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ADVANCE FOR WEEKEND EDITIONS, AUG. 31-SEPT. 1 - FILE - In this Aug. 18, 1999, file photo, San Francisco Giants.

Barry Bonds hit more home runs than any major league player but is not in the Hall of Fame because of a steroids scandal. (Ben Margot / Associated Press)

Neither his name nor his greatest accomplishment is hidden. On the official website of Major League Baseball, he is immortalized as owner of the sport’s most cherished record, atop the all-time home run list: Barry Bonds, 762.

There is no asterisk by his name, even though steroids enhanced his performance enough for him to squeak past the revered Hank Aaron, who hit 755 home runs.

The Miami Marlins employed Bonds as a hitting coach. The San Francisco Giants retired his number. He is not banished from the sport in any way.

So the baseball writers kept Bonds out of the Hall of Fame. Boo hoo.

On talent alone, Bonds would have been a near-unanimous pick in his first time on the ballot. Instead, on his 10th and final Baseball Writers Assn. of America ballot, Bonds got 66% of the vote, with 75% required for election. The only player elected Tuesday: David Ortiz, the Boston Red Sox icon.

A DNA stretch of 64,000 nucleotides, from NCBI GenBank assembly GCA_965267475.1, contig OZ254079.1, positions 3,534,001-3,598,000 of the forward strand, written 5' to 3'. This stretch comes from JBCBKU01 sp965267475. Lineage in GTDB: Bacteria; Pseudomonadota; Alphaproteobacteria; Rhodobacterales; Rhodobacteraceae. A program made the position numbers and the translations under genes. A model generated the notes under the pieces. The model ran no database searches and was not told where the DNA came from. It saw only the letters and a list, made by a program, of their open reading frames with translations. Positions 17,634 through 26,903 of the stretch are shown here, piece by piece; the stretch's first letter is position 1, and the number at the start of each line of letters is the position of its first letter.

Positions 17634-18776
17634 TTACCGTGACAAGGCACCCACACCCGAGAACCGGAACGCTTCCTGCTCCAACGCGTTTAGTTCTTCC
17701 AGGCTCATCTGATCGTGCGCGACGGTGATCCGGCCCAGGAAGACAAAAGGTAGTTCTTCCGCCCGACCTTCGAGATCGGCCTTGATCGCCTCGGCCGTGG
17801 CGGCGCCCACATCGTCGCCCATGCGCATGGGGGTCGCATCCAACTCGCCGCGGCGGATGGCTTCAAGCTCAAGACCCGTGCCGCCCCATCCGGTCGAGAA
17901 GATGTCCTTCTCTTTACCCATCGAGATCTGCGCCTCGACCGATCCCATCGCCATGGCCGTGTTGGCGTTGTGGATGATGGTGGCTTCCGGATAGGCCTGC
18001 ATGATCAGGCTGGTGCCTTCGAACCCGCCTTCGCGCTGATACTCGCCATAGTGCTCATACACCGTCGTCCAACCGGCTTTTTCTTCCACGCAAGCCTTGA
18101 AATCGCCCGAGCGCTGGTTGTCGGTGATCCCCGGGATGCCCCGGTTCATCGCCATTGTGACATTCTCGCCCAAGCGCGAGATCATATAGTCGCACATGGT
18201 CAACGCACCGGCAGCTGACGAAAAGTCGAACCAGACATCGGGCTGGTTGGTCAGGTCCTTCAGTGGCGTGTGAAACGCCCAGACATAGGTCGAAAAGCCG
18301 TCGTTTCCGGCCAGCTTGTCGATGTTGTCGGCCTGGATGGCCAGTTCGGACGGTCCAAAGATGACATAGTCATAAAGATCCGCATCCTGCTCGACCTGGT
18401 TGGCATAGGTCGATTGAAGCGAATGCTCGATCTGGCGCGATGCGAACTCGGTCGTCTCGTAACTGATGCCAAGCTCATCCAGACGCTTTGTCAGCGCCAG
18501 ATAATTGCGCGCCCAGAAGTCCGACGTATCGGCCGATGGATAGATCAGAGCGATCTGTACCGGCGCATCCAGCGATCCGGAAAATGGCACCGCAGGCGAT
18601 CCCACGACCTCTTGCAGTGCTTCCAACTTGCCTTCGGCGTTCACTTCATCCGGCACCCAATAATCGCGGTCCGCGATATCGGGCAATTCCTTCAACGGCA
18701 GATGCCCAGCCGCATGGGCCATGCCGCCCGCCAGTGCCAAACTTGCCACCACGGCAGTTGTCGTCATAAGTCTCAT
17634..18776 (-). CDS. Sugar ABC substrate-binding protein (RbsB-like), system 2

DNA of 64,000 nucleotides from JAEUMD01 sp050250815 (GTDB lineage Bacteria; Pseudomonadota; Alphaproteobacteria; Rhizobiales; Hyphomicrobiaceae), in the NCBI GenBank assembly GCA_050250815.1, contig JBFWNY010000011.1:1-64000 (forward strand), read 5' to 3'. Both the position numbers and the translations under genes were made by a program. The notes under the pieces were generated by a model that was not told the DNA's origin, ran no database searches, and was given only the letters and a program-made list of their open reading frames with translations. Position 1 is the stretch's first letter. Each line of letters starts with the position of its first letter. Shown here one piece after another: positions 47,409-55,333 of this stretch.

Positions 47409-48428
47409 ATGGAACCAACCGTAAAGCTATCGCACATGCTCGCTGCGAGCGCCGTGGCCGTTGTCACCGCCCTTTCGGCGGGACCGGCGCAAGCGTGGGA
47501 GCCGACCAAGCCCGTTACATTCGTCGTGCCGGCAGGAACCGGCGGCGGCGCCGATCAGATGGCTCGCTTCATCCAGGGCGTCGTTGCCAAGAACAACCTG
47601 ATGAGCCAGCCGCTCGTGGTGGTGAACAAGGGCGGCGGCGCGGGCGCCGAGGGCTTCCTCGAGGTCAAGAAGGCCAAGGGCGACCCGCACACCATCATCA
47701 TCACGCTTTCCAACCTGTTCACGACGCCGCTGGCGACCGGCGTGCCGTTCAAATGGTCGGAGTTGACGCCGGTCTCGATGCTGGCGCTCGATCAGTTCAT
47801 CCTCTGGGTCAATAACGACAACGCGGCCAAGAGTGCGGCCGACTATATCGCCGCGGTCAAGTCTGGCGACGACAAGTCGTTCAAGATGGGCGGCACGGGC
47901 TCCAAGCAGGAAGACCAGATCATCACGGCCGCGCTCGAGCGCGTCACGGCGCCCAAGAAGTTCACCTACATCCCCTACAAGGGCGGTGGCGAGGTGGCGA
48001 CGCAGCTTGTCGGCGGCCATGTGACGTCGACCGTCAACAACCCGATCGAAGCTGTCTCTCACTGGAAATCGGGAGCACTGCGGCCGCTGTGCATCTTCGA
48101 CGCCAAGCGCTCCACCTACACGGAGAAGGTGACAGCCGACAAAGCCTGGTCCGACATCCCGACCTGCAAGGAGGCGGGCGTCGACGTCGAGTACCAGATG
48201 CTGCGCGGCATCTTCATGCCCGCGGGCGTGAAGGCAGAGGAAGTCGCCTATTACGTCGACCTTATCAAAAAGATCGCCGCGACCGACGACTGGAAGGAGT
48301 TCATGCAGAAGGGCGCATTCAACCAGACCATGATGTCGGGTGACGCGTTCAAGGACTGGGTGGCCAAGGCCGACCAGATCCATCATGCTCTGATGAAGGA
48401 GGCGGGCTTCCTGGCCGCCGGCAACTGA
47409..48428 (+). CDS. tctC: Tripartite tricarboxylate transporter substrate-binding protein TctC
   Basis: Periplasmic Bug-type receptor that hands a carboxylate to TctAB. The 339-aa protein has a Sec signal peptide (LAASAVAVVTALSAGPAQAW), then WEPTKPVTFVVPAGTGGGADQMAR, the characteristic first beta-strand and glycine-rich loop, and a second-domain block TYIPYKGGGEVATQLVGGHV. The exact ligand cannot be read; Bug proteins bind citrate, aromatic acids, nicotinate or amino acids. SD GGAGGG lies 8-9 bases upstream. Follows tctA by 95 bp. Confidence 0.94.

The perception will be that a minority of baseball writers decided to sacrifice Bonds, depriving him of a plaque in Cooperstown, N.Y., so they could thump their chests and make a splashy statement about the steroid era.

The reality is more complex, as it always is. Accountability is an increasingly fleeting concept in this country. For this one day, baseball experienced accountability.

Not from within, of course.

There was no shortage of commentary about how the Houston Astros’ tech-aided sign stealing was baseball’s biggest scandal since the steroid era. No players were held accountable. The fall guy was Jeff Luhnow, the Astros’ general manager.

International scouting operations are rife for cheating. The league has made some progress, but there was a relatively anonymous fall guy there too: John Coppolella, the Atlanta Braves’ general manager.

The steroid era did not even produce a fall guy within the sport.

Bud Selig, the commissioner at the time, is in the Hall of Fame — elected not by the writers, but by a committee of his peers. Alex Rodriguez got the longest ban of anyone suspended for steroids, and he subsequently was embraced as a national television commentator — a face of baseball, if you will.

Two decades later, it is easy to forget how brutal the steroid era and its aftermath were. Congress summoned baseball figures to nationally televised hearings, including All-Star testimony from Roger Clemens, Mark McGwire and Sammy Sosa. Selig testified too, under such pressure that he hired former U.S. Senator George Mitchell to get Congress off his back.

Mitchell delivered a 311-page report that was comprehensive and salacious all at once. He named names, dozens of them. He provided evidence: Paul Lo Duca thanking his supplier on official Dodgers letterhead; an address label from Eric Gagne’s supplier for delivery directly to “Dodger Stadium, c/o Eric Gagne — L.A. Dodgers — Home Clubhouse.”